LISTING 29.1 L29-1.ASM

; Program to put up a mode 10h EGA graphics screen, then save it
; to the file SNAPSHOT.SCR.
VGA_SEGMENT                 equ   0a000h
GC_INDEX                    equ   3ceh             ;Graphics Controller Index register
READ_MAP                    equ   4                ;Read Map register index in GC
DISPLAYED_SCREEN_SIZE       equ  (640/8)*350       ;# of displayed bytes per plane in a
                                                   ; hi-res graphics screen
stack      segment para stack ‘STACK’
                 db                  512 dup (?)
stack      ends
Data       segment     word ‘DATA’
SampleText       db    ‘This is bit-mapped text, drawn in hi-res ’
                 db    ‘EGA graphics mode 10h.’, 0dh, 0ah, 0ah
                 db    ‘Saving the screen (including this text)...’
                 db    0dh, 0ah, ‘$’
Filename         db    ‘SNAPSHOT.SCR’,0   ;name of file we’re saving to
ErrMsg1          db    ‘*** Couldn’t open SNAPSHOT.SCR ***’,0dh,0ah,‘$’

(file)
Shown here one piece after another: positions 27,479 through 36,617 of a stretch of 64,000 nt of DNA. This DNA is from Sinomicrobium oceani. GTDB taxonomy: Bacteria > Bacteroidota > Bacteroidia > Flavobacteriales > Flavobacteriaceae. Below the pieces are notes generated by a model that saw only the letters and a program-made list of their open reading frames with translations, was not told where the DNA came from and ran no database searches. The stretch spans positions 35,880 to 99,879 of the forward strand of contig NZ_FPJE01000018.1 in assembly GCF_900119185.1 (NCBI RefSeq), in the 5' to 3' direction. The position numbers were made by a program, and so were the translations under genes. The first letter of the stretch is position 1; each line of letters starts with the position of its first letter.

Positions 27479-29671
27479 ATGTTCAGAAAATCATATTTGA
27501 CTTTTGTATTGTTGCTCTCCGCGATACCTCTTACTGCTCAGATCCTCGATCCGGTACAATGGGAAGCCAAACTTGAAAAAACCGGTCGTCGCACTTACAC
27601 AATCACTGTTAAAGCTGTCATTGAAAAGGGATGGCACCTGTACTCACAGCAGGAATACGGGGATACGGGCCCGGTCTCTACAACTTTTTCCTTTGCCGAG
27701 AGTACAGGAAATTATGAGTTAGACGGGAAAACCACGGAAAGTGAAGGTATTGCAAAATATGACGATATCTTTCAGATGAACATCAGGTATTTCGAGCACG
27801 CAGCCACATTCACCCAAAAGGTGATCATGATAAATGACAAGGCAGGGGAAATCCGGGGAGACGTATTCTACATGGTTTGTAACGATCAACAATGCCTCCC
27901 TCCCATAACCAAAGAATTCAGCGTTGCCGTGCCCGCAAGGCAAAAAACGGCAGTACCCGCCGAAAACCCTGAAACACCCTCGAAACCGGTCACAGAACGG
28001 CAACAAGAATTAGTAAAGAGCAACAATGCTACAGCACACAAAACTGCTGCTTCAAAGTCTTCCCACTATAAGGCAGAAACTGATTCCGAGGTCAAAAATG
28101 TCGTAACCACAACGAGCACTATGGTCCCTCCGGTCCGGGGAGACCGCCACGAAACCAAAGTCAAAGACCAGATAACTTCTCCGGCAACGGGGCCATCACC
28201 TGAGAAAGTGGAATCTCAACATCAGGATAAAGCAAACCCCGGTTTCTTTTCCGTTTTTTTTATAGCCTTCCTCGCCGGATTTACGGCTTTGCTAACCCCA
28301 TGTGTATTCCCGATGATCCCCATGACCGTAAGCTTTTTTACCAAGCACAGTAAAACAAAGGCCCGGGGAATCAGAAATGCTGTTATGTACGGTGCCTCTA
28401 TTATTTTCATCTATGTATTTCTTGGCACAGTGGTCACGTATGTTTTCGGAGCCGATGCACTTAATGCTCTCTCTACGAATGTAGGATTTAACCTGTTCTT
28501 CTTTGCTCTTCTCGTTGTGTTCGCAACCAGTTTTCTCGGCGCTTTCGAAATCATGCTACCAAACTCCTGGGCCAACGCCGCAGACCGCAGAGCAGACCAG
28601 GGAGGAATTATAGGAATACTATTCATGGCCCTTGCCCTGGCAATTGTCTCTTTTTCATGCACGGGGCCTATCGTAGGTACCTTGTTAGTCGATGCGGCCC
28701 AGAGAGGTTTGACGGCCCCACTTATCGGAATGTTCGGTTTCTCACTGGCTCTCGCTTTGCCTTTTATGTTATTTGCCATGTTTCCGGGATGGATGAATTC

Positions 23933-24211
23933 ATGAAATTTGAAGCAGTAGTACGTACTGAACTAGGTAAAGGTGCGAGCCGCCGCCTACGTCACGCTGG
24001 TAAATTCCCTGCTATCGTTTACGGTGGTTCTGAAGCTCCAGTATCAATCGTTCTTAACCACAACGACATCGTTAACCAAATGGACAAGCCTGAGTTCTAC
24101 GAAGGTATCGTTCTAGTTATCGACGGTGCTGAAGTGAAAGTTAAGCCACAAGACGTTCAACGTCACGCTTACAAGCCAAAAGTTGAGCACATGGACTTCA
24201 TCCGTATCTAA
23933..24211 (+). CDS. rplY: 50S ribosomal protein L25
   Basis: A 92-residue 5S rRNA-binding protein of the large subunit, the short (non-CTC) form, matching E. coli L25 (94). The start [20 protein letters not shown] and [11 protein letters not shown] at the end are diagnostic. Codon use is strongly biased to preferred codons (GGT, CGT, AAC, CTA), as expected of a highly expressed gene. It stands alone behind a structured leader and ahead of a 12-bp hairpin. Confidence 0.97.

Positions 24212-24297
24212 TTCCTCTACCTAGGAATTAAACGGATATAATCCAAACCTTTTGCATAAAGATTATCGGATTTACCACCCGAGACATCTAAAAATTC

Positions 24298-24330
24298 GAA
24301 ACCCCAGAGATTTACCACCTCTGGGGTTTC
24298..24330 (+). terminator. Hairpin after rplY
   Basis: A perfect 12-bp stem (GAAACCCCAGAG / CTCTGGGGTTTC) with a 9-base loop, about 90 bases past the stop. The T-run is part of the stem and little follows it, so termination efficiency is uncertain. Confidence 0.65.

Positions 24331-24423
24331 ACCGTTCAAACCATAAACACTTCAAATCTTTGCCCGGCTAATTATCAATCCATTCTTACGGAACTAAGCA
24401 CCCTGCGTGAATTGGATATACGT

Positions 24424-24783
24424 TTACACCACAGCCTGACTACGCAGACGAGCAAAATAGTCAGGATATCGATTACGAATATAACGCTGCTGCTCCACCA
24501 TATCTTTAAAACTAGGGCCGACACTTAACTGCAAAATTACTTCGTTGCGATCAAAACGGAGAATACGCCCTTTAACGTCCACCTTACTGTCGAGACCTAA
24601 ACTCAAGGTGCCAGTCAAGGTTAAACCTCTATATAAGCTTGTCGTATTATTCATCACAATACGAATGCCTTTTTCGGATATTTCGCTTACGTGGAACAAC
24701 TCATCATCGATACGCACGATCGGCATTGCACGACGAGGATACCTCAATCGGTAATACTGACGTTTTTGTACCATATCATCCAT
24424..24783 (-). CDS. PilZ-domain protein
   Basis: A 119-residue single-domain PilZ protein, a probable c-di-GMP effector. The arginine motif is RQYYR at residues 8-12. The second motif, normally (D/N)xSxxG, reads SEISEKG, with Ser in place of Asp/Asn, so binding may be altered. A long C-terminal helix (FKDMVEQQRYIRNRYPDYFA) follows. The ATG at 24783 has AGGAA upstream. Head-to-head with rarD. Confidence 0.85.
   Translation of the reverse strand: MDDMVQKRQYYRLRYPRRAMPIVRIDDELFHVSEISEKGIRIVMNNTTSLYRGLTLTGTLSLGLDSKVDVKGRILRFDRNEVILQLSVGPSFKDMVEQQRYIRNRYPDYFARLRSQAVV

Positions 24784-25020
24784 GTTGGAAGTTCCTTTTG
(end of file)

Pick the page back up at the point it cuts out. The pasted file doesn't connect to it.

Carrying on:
ErrMsg2          db    ‘*** Error writing to SNAPSHOT.SCR ***’,0dh,0ah,‘$’
WaitKeyMsg       db    0dh, 0ah, ‘Done. Press any key to end...’,0dh,0ah,‘$’
Handle           dw    ?                           ;handle of file we’re saving to
Plane            db    ?                           ;plane being read
Data  ends
Code           segment
               assume   cs:Code, ds:Data
Start          proc     near
               mov      ax,Data
               mov      ds,ax
; Go to hi-res graphics mode.
               mov      ax,10h     ;AH = 0 means mode set, AL = 10h selects
                                   ; hi-res graphics mode
               int      10h        ;BIOS video interrupt
; Put up some text, so the screen isn’t empty.
               mov      ah,9       ;DOS print string function
               mov      dx,offset SampleText
               int      21h
; Delete SNAPSHOT.SCR if it exists.
               mov      ah,41h     ;DOS unlink file function
               mov      dx,offset Filename
               int      21h
; Create the file SNAPSHOT.SCR.
               mov      ah,3ch        ;DOS create file function
               mov      dx,offset Filename
               sub      cx,cx         ;make it a normal file
               int      21h
               mov      [Handle],ax   ;save the handle
               jnc      SaveTheScreen ;we’re ready to save if no error
               mov      ah,9          ;DOS print string function
               mov      dx,offset ErrMsg1
               int      21h           ;notify of the error
               jmp      short Done    ;and done
; Loop through the 4 planes, making each readable in turn and